RJ: Can you imagine a futurist winning the Nobel Prize based on their contribution to the benefit of humankind? maybe this futurist, with their words, actions, and ideas of where the future might go, guided a whole community of people to create an everlasting impact in the world. It could have been a futurist in the area of economy or medicine or science; maybe it wasn't even within a category but just by the fact of being able to give a picture of the future that is touching enough to inspire a call for action and open the way towards possible solutions, was enough to create change at a global scale.

Honestly speaking, a Nobel Prize (in this case only as an example) is a great recognition, but I as a futurist I am personally moved by a different purpose, not to win a prize but by the desire to improve companies both from a future-oriented business perspective, as well as, from the viewpoint of the improvement of the people who work within them. With this in mind, I believe that better human teams make better companies; and better companies make a better society.

6. How do hopes, aspirations, and expectations for the future change?

AW: The pandemic has cast a pessimistic shadow over us all,  and that’s something we will collectively struggle with for some time. I think the shock and sadness will eventually give way to a more hopeful outlook informed by what has been learned and reflected upon during the lockdown and curve-flattening periods. An emergency of this scale helps uncover what we really value and place importance on in life. Many people realized their living situations, educational decisions, or employment no longer serve them. I think the pandemic is a critical life event in terms of prioritizing what matters. Organizations and communities have had to face difficult choices and it’s hopeful that many will take what they learned forward into the future. I believe that in the U.S., the scale of tragedy and loss will lead to chronic post-traumatic stress disorder (PTSD) on a societal scale. Despite all this, I still believe the future is worth looking forward to and planning optimistically for. The pain and suffering must be channeled into rebuilding the world into one worth working for and I think that’s where foresight can have the biggest impact--rebuilding.

RJ: it is true that now many are confused about what they should feel regarding what the future holds for them. This is totally understandable. Companies are confused and going into bankruptcy, governments are handling in crisis mode, even, your individual future is hanging on a thread. On the other hand, people are realizing what is really important and trying to figure out how to re-prioritize. A practical exercise would be to list the expectations, hopes, and aspirations you have regarding the future, but in 3 separate lists:  before, during, and projected after the pandemic. Maybe using the chart below.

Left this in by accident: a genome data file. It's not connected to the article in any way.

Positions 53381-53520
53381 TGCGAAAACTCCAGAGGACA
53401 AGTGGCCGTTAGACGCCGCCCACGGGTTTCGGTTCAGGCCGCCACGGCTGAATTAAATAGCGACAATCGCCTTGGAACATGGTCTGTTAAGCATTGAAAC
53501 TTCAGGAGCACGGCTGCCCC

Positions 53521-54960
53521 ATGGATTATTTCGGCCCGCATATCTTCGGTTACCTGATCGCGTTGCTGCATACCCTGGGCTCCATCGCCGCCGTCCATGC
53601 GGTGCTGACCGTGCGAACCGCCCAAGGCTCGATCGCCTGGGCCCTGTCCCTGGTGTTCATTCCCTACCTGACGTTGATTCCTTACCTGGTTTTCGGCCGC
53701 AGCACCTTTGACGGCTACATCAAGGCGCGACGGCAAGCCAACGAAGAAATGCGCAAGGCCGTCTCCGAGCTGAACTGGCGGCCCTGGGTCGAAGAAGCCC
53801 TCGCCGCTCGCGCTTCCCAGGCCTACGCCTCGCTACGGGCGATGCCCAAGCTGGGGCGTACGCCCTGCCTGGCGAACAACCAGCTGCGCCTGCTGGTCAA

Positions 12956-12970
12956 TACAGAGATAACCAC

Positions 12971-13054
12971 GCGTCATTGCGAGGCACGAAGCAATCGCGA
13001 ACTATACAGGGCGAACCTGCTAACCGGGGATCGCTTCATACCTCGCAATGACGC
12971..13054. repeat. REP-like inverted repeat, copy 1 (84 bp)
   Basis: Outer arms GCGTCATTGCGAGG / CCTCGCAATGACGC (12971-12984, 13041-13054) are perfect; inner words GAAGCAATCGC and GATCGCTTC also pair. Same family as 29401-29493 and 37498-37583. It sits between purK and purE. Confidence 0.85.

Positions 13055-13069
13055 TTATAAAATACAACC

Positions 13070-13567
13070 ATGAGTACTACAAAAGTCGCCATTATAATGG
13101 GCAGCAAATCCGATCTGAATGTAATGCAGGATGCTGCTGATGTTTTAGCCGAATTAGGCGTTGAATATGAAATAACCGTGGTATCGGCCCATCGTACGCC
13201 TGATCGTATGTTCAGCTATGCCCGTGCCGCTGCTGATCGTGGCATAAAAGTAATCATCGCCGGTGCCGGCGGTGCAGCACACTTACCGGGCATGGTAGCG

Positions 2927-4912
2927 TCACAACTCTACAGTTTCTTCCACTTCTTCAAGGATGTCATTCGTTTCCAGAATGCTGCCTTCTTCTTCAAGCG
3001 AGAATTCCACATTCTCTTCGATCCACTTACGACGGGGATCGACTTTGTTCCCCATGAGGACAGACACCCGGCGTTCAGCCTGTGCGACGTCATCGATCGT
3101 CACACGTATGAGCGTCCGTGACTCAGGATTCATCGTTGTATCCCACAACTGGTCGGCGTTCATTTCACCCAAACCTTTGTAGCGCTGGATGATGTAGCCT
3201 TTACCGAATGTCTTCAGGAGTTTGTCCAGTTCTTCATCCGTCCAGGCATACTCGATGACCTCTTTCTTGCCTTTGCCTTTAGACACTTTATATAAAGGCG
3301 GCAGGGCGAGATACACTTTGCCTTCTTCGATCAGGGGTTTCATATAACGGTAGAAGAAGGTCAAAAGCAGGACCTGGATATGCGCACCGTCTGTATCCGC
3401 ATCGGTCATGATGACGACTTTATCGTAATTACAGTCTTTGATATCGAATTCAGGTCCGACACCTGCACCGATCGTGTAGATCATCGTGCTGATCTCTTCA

I have filled it in with a couple of examples and added a colored line to show the variation throughout time and where I feel it will land after the crisis. I have also included some notes at the end of the line which reflects some of the following questions which you can ask yourself to consider the situation: What has changed? Why has it changed? Are these changes something I see and feel could be maintained going forward? Do I see signals corroborating my assumptions? What benefits do I have from such a change?

Impact 

Even though the peak of the crisis is over, there are still many unanswered questions about the post-pandemic world. Will vast telecommuting deliver the demise of the traditional office workplace? will the office be recreated or repurposed? Will online learning replace schools and universities? Can economic systems show respect for life and make large profits at the same time? This is the right time to learn how to shape and influence the future.

 

Author Bios:

Alexandra Whittington is an educator, writer, and researcher who has earned recognition as one of the world’s top women futurists, being named among the 50 Leading Female Futurists (Forbes). She has taught as an adjunct lecturer at the University of Houston since 2009, where her students describe her as “passionate” about the future. Her courses explore the impact of technology on society and the future of human ecosystems. She has published dozens of articles exploring diverse aspects of the future, often from a feminist perspective. Alex has co-authored/co-edited several books including A Very Human Future (2018) and Aftershocks and Opportunities: Scenarios for a Post-Pandemic Future (2020).

 

Richard Jaimes is a foresighter, strategist, and advisor with over 20 years of professional and executive experience within transnational corporations in different industries. He has had the privilege of leading people and organizations, investigating future topics, creating strategies and innovations, advising C-level management and translating insights into business advantages for top International companies and associations like: Airbus, Osram, German chamber of commerce, Frost & Sullivan, Continental, Caritas and Kolping. He is regularly invited as a guest lecturer at various international universities. He is also a founding partner of TurningPoint, lead partner at Quantumrun Foresight, and trusted advisor at Huete&co.

Forecasted start year: 
2020 to 2022